A member of the Worker-communist Party of Iran publishes scathing critiques of Political Islam and is banned from the listserv by pseudo-liberal wankers in Canada (not her first clash with such opinions though), thus exposing a major weakness of the multi-cultural approach: it becomes an apologetic for authoritarianism as it sees "other cultures" as static and unitary, contradictionless. This way they become defenders of every form of conservatism, backwardness and, of course, authoritarian political power and economic interests that hide behind the "traditionalist" mask. Note the rationale behind the decision:
"This article is in direct response to the Canadian Council for Refugees' decision to ban me from their e-mail listserv because my writings... critiquing Islam and political Islam were alleged to 'denigrate a whole group of people' and 'could encourage a level of intolerance against all Muslim people'."
The Worker-communist Parties of Iran and Iraq, are, from what I gather, Trotskyite or Trotskyite leaning groups (like the Socialist Worker in Britain or SEK in Greece), that are fiercly secular and anti-occupation, although from what I understand they are not advocating armed resistance in Iraq yet, but rather political action. Their rhetoric and analysis is, needless to say (think SEK), outlandish but they are certainly groups that seem to have their heart in the right place.
They are not to be confused with the "orthodox" (although de-stalinified) communist parties of Iraq and Iran (which are secular as well of course).
Politics > EU
Euro Space: From Wired magazine, a different perspective on the European Constitution... Excerpt:
The overblown rhetoric directed at the "American Empire" misses the fact that the US reach is shallow and narrow. The lonely superpower can bribe, bully, or impose its will almost anywhere in the world - but when its back is turned, its potency wanes. The strength of the EU, conversely, is broad and deep: Once sucked into its sphere of influence, countries are changed forever. Europe is a state of mind that cannot be contained by traditional boundaries.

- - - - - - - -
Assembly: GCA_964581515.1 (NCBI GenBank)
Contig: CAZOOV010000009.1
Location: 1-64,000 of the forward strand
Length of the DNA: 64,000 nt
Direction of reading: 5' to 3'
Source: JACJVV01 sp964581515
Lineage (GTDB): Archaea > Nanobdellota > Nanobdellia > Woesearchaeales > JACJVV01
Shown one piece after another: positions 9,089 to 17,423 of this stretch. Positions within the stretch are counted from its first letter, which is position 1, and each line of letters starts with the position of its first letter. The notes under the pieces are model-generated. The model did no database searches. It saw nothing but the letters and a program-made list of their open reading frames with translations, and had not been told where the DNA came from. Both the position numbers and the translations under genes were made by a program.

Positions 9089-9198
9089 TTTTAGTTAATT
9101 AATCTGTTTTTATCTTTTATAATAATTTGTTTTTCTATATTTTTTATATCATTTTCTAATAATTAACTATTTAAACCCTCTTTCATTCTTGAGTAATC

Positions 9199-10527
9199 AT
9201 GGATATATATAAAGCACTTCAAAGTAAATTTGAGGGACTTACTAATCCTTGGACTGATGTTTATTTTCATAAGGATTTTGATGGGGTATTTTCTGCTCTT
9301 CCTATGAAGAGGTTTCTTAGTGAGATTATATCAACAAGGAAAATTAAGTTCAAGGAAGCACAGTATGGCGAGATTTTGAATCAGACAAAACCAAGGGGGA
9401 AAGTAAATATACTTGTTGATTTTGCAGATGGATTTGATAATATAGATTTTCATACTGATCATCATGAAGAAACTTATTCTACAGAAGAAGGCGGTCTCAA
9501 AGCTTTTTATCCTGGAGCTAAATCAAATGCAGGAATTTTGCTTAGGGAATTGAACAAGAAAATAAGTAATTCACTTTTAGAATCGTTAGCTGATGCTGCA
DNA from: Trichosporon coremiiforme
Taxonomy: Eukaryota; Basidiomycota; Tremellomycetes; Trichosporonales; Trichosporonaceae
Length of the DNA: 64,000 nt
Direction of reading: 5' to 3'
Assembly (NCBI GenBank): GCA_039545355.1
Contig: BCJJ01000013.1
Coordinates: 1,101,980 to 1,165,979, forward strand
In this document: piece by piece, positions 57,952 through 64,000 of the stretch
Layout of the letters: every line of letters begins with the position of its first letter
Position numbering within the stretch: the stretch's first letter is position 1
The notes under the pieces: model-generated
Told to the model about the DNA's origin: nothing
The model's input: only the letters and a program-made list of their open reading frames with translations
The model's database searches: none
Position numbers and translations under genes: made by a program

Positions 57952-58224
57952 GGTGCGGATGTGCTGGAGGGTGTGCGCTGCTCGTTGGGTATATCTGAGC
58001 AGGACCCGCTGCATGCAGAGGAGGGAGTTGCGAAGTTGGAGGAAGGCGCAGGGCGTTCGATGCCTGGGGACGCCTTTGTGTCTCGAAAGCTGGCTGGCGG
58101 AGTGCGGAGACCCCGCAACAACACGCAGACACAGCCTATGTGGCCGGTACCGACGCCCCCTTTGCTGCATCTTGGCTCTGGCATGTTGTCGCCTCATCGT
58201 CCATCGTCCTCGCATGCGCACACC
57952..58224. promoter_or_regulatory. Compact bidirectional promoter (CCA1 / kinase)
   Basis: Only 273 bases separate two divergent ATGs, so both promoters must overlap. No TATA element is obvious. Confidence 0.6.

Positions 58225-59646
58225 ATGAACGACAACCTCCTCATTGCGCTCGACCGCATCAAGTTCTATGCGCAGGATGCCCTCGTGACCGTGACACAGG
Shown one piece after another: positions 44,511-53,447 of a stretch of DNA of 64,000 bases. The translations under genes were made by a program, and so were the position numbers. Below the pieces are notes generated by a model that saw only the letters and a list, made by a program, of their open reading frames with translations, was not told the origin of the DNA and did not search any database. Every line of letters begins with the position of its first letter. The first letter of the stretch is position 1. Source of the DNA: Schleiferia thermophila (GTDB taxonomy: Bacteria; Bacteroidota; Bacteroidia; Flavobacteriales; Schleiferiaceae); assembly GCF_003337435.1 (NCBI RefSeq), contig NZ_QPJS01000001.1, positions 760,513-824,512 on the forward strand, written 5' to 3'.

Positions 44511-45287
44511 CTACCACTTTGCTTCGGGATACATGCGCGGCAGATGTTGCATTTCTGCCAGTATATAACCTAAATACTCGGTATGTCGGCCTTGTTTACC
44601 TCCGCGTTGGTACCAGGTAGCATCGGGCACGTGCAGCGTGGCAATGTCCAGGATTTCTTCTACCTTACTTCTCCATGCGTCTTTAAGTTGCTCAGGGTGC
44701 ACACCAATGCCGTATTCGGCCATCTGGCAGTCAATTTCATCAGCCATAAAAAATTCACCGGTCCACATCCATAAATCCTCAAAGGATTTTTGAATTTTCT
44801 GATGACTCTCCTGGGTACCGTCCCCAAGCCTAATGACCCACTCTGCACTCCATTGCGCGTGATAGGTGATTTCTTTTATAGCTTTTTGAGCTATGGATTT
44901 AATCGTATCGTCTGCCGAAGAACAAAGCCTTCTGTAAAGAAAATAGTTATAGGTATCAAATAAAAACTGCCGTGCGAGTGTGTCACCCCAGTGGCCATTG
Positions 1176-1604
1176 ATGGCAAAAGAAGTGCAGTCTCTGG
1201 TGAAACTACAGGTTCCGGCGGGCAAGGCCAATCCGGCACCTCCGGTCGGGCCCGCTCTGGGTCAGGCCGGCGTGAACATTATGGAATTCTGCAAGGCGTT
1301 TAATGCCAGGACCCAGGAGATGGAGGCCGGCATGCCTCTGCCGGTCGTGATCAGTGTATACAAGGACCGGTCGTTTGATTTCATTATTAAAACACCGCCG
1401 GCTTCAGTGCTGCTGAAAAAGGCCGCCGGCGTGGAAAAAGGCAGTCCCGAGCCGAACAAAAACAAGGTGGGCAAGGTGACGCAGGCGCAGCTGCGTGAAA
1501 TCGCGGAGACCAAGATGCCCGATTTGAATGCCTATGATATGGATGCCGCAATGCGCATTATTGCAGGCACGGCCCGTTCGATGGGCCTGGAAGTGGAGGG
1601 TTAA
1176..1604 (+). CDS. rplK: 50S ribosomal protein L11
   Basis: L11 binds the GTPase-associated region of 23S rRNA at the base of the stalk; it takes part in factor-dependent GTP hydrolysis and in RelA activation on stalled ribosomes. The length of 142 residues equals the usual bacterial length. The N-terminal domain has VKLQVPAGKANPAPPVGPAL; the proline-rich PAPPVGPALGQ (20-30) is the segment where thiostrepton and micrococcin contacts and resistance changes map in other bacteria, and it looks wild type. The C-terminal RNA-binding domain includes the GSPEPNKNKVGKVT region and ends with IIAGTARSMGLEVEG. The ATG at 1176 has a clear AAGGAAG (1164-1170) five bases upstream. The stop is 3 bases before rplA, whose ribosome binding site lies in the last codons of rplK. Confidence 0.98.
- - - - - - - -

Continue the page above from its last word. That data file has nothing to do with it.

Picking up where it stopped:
Also Bruce Sterling chimes in with his views. Different perspectives for a document that is passing us by in Europe almost invisibly.
via MeFi and kliuless' comment.
The strange case of Leili Helms
International affairs > Afghanistan
Leili (or Leila) Helms' case is unique. Niece of ex-CIA director Jesse Helms, and of Afghan descent, she was the de facto spokesperson for the Taliban in the United States before Sept. 11. This is a story about her career as a Taliban apologist, published in the Village Voice, before the WTC bombings; excerpt:
"Early this year, the Taliban's ambassador at large, Hashami, a young man speaking perfect English, met with CIA operations people and State Department reps, Helms says. At this final meeting, she says, Hashami proposed that the Taliban hold bin Laden in one location long enough for the U.S. to locate and destroy him. The U.S. refused, says Helms, who claims she was the go-between in this deal between the supreme leader and the feds.
A U.S. government source, who spoke on condition of anonymity, made clear that the U.S. is not trying to kill bin Laden but instead wants him expelled from Afghanistan so he can be brought to justice. Acknowledging that Laili Helms does a lot of lobbying on behalf of the Taliban, this source said Helms does not speak to the Taliban for the U.S."